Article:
One of the most common injuries suffered by cyclists is a head injury, which can be anything from a cut on the cheek to traumatic brain injury. Wearing a helmet may reduce the risk for head injury by 85 percent. The majority of states have no laws governing the use of helmets while riding a bicycle, but helmets are readily available for purchase and typically low in cost.

Neck/Back Pain

Cyclists most likely experience pain in the neck when they stay in one riding position for too long. An easy way to avoid this pain is by doing shoulder shrugs and neck stretches that help relieve neck tension. Improper form also leads to injuries. If the handlebars are too low, cyclists may have to round their backs, thus putting strain on the neck and back. Tight hamstrings and/or hip flexor muscles can also cause cyclists to round or arch the back, which causes the neck to hyperextend. Stretching these muscles on a regular basis will create flexibility and make it easier to maintain proper form. Changing the grip on the handlebars takes the stress off of over-used muscles and redistributes pressure to different nerves.

Wrist/Forearm Pain or Numbness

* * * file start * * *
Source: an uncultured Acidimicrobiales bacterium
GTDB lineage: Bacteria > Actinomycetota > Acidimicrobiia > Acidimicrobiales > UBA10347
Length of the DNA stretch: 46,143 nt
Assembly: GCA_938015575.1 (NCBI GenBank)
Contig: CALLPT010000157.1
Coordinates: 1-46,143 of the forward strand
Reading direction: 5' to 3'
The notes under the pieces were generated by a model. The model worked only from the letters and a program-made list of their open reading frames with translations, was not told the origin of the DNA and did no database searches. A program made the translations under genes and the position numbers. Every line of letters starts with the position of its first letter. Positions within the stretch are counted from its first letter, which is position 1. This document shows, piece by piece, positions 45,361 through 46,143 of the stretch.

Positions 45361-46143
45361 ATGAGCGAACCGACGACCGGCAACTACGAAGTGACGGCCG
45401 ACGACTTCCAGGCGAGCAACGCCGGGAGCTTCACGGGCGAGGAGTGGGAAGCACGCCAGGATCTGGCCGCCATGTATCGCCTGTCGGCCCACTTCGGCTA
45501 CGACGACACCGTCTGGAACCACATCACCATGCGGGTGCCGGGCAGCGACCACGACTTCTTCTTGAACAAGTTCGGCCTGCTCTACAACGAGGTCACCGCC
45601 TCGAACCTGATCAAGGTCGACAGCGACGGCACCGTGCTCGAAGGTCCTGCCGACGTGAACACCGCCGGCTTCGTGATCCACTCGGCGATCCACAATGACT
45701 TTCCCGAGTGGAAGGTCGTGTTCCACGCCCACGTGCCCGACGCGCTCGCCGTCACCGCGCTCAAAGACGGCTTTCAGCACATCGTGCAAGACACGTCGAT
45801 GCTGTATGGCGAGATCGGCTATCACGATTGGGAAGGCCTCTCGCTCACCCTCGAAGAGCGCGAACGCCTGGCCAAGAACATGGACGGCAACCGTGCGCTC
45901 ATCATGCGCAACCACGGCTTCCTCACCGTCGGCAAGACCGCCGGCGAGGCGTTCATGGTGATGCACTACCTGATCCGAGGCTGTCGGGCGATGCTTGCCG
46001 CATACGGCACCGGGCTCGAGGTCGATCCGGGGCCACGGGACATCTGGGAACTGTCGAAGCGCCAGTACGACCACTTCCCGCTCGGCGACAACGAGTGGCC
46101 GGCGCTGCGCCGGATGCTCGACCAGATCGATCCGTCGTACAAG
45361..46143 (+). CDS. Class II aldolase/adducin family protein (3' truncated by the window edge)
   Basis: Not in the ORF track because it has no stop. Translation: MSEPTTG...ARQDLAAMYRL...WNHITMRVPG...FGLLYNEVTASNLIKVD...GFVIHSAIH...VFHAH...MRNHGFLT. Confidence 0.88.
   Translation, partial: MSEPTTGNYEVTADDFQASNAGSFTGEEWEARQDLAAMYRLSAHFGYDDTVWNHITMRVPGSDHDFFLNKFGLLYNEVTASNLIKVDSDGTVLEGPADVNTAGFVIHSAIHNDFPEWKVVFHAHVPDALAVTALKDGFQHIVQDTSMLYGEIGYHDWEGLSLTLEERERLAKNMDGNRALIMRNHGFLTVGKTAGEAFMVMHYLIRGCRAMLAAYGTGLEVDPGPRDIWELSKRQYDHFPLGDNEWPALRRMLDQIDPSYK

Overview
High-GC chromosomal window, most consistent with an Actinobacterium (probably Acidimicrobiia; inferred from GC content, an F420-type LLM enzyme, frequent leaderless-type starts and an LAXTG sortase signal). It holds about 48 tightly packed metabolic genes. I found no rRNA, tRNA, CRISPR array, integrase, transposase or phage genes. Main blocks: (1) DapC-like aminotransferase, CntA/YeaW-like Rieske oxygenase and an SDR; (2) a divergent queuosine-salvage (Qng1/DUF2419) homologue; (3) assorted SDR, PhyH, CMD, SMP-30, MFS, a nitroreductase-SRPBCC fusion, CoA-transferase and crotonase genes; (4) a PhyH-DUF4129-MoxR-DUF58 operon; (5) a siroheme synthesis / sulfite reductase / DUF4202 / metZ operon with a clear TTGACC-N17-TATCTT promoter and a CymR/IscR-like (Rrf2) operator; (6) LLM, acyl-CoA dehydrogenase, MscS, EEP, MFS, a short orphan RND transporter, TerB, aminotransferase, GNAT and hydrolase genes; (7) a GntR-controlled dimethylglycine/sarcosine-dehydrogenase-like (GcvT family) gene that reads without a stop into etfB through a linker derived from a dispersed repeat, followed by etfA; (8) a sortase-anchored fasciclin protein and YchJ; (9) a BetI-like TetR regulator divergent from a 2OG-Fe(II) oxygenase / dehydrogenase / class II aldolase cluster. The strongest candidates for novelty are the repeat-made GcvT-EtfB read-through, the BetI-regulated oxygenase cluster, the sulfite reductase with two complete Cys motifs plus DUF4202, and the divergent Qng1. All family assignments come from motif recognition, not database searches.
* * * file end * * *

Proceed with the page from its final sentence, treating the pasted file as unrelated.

Cyclists should ride with their elbows slightly bent (never with their arms locked or straight). When they hit bumps in the road, bent elbows will act as shock absorbers. This is also where changing hand positions will help reduce pain or numbness. Two common wrist overuse injuries, Cyclist’s Palsy and Carpal Tunnel Syndrome, can be prevented by alternating the pressure from the inside to the outsides of the palms and making sure wrists do not drop below the handlebars. In addition, padded gloves and stretching the hands and wrists before riding will help.

Urogenital Problems

One common complaint from male riders who spend a lot of time riding is pudendal neuropathy, a numbness or pain in the genital or rectal area. It is typically caused by compression of the blood supply to the genital region. A wider seat, one with padding, a seat with part of the seat removed, changing the tilt of the seat, or using padded cycling shorts will all help relieve pressure.

Foot Numbness and Tingling

Foot numbness and tingling are common complaints, and shoes that are too tight or narrow are often the cause. In addition, foot numbness can be due to exertional compartment syndrome. This arises from increased pressure in the lower leg and resulting compression of nerves. The diagnosis is made by pressure measurements and is treated with surgical release.